Title: Florida plant disease management guide
Full Citation
Permanent Link: http://ufdc.ufl.edu/UF00053871/00016
 Material Information
Title: Florida plant disease management guide
Alternate Title: Ornamentals and turf
Fruit and vegetables
General plant pathology, field crops and pasture grasses, fungicides, adjuvants and application techniques
Physical Description: v. : ; 28 cm.
Language: English
Creator: University of Florida -- Dept. of Plant Pathology
Florida Cooperative Extension Service
Publisher: The Extension
Place of Publication: Gainesville Fla
Frequency: annual
Subject: Plant diseases -- Periodicals -- Florida   ( lcsh )
Pesticides -- Periodicals   ( lcsh )
Statement of Responsibility: Plant Pathology Dept., University of Florida and Institute of Food and Agricultural Sciences, Florida Cooperative Extension, University of Florida.
Numbering Peculiarities: Issued in three volumes: v. 1, General plant pathology, field crops and pasture grasses, fungicides, adjuvants and application techniques; v. 2, Ornamentals and turf; v. 3, Fruit and vegetables.
General Note: Description based on: 1999-2000.
General Note: "SP-52"
 Record Information
Bibliographic ID: UF00053871
Volume ID: VID00016
Source Institution: University of Florida
Rights Management: All rights reserved by the source institution and holding location.
Resource Identifier: oclc - 44549741
lccn - 00229071
 Related Items
Preceded by: Florida plant disease control guide


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Full Text

PDM G-V3-44
IFAS Extension

2006 Florida Plant Disease Management Guide: Pea,

English and Snow1

Tom Kucharek and Ken Pernezny2

Specific Common Diseases

Damping-off (Pythium spp., Rhizoctonia
spp., Fusarium spp.)

Symptoms: Several soilbome fungi will rot pea
seed and seedlings from planting time through
emergence. This condition is aggravated by deep
planting, excess moisture, and by the presence of
newly incorporated green plant material such as
weeds or cover crops. Later stages of infection by
these fungi often produce root rots.

Cultural Controls: Control of root rots and
damping-off can be aided by preventing saturation of
the soil and by chopping all cover crops and allowing
them to dry thoroughly before disking or plowing
under. Green cover crops should be turned under 6 to
8 weeks before planting time, and the land should be
kept disked in order to prevent a new grass/weed
cover from developing. See Plant Pathology Fact
Sheet PP-1.

Chemical Controls: See PPP-6.

Powdery Mildew (Oidium sp.)

Symptoms: The characteristic sign is the white,
powdery-like fungal mycelium that covers portions of
leaves, stems and pods. Heavy infection can result in
leaf death. Occasionally small, black, dot-like fruiting
structures (cleistothecia) may form on the older areas
of white fungal mycelium. This disease can be
serious during the cool winter months when peas are

Chemical Controls: See PPP-6.

Pythium Root Rot (Pythium spp.)

Symptoms: This disease is worse in wet seasons,
on low, poorly drained fields. This fungus can cause a
pre-emergent and post-emergent damping-off
problem. Older plants become infected through small
feeder roots. The infection proceeds into the taproot
producing a soft, gray to brownish-black surface rot
up to the soil surface or slightly beyond. A diagnostic
field symptom is the way the outer root tissue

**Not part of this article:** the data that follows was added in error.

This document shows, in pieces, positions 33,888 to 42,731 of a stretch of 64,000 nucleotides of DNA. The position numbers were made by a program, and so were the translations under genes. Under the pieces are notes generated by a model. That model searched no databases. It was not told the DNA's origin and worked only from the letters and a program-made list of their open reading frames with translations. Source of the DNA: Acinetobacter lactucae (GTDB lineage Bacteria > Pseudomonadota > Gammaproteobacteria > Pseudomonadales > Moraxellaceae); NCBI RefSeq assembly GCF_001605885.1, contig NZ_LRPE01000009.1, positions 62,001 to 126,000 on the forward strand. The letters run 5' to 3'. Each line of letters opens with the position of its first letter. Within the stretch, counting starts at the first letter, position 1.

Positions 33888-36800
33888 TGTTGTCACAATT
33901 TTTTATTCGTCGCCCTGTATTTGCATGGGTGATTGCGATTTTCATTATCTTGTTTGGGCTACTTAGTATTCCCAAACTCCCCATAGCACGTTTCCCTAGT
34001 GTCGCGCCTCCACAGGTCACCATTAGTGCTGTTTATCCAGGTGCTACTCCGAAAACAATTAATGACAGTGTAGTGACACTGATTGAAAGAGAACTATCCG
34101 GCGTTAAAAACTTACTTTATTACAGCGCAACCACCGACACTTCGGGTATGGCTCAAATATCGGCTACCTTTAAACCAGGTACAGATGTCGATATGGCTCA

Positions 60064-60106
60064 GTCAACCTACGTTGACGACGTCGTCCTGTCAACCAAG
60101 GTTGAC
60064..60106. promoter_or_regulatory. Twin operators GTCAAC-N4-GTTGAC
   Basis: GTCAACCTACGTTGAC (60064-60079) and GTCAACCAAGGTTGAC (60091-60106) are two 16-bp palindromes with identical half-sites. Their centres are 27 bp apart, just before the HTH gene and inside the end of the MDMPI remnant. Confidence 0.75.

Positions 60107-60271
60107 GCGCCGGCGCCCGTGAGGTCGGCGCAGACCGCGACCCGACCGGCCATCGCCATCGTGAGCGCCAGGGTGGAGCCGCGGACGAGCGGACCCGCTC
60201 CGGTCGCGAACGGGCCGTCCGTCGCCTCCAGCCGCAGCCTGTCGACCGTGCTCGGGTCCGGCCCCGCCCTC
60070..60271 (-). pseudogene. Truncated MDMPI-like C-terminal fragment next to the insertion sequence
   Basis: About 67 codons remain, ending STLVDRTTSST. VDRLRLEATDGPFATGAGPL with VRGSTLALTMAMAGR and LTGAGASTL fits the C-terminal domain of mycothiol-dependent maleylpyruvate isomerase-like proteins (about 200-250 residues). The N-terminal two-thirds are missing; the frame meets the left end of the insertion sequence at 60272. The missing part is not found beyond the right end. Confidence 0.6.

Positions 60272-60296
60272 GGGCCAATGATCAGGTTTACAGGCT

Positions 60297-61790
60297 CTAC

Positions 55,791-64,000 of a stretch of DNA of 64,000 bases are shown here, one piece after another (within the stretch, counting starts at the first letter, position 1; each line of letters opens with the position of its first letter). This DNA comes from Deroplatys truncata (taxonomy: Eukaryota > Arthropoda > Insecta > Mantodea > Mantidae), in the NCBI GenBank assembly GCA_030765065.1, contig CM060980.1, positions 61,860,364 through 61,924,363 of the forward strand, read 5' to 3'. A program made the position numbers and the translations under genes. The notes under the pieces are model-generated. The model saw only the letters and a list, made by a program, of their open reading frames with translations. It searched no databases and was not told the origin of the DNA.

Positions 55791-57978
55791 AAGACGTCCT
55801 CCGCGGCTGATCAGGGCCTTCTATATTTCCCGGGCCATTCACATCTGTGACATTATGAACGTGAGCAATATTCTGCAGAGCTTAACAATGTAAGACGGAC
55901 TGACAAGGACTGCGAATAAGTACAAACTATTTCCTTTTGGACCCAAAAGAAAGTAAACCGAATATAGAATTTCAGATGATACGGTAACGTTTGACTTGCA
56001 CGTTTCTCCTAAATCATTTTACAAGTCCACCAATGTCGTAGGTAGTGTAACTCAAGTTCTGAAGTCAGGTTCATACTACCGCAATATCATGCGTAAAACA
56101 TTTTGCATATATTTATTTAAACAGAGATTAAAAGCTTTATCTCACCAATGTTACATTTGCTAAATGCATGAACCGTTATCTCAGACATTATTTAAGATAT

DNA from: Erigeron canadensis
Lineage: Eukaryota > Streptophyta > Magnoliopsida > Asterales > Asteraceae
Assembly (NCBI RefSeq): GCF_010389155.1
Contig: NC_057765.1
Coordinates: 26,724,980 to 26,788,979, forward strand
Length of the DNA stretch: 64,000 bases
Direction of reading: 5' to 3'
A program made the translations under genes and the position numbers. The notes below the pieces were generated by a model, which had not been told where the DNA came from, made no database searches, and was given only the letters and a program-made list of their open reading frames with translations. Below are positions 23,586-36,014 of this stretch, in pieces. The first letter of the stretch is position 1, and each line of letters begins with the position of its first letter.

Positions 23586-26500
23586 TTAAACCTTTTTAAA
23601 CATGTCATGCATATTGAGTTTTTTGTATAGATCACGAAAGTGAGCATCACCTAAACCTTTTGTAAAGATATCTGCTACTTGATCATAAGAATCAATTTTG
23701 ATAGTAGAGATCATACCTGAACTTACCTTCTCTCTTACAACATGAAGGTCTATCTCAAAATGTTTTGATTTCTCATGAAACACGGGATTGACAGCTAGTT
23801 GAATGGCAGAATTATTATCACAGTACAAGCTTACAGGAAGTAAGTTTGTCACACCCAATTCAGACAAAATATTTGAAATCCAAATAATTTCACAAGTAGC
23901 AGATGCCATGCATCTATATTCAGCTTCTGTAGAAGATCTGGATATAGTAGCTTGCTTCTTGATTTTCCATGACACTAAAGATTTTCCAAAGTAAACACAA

"sloughs off' leaving the central core, when the root
is slipped between two fingers. Infected plants appear

1. This document is PDMG-V3-44, one of a series of the Department of Plant Pathology, 2006 Florida Plant Disease Management Guide, Florida Cooperative
Extension Service, Institute of Food and Agricultural Sciences, University of Florida. Date Revised: December 2005. Please visit the EDIS Web site at
2. T.A. Kucharek, professor emeritus, Plant Pathology Department, K. L. Pernezny, professor, Plant Pathology Department, Everglades Research and
Education Center--Belle Glade, FL; Florida Cooperative Extension Service, Institute of Food and Agricultural Sciences, University of Florida, Gainesville,
FL 32611.

The Institute of Food and Agricultural Sciences (IFAS) is an Equal Opportunity Institution authorized to provide research, educational information and
other services only to individuals and institutions that function with non-discrimination with respect to race, creed, color, religion, age, disability, sex,
sexual orientation, marital status, national origin, political opinions or affiliations. U.S. Department of Agriculture, Cooperative Extension Service,
University of Florida, IFAS, Florida A. & M. University Cooperative Extension Program, and Boards of County Commissioners Cooperating. Larry
Arrington, Dean

2006 Florida Plant Disease Management Guide: Pea, English and Snow 2

stunted and pale yellow-green above ground. In very
moist weather, a foliar blight may occur as the
(Pythium) fungus infects the apical or axillary buds.
Affected foliage appears watersoaked, dying and
desiccating rapidly. The disease progresses down the
plant canopy, girdling stems and killing all foliar
parts beyond the point of girdling.

Cultural Controls: Avoid low-lying, wet fields.
Do not plant too deep. See Plant Pathology Fact Sheet
No. 53.

Chemical Controls: The damping-off phase may
be controlled by seed treatment fungicides.

Rhizoctonia Stem Canker (Rhizoctonia

Symptoms: Rhizoctonia solani may infect peas in
the seed, seedling or mature plant stage. Seed may
fail to germinate or young seedlings may fall over at
soil line due to fungal invasion. Seedlings as well as
mature plants exhibit a reddish-brown lesion or
canker on the lower stem that will enlarge to a point
of girdling the plant causing plant death.

Cultural Controls: Avoid planting in soil
containing plant debris that has not fully decomposed.
Plant seed properly to encourage rapid germination
and establishment.

Chemical Control: Use a seed treatment

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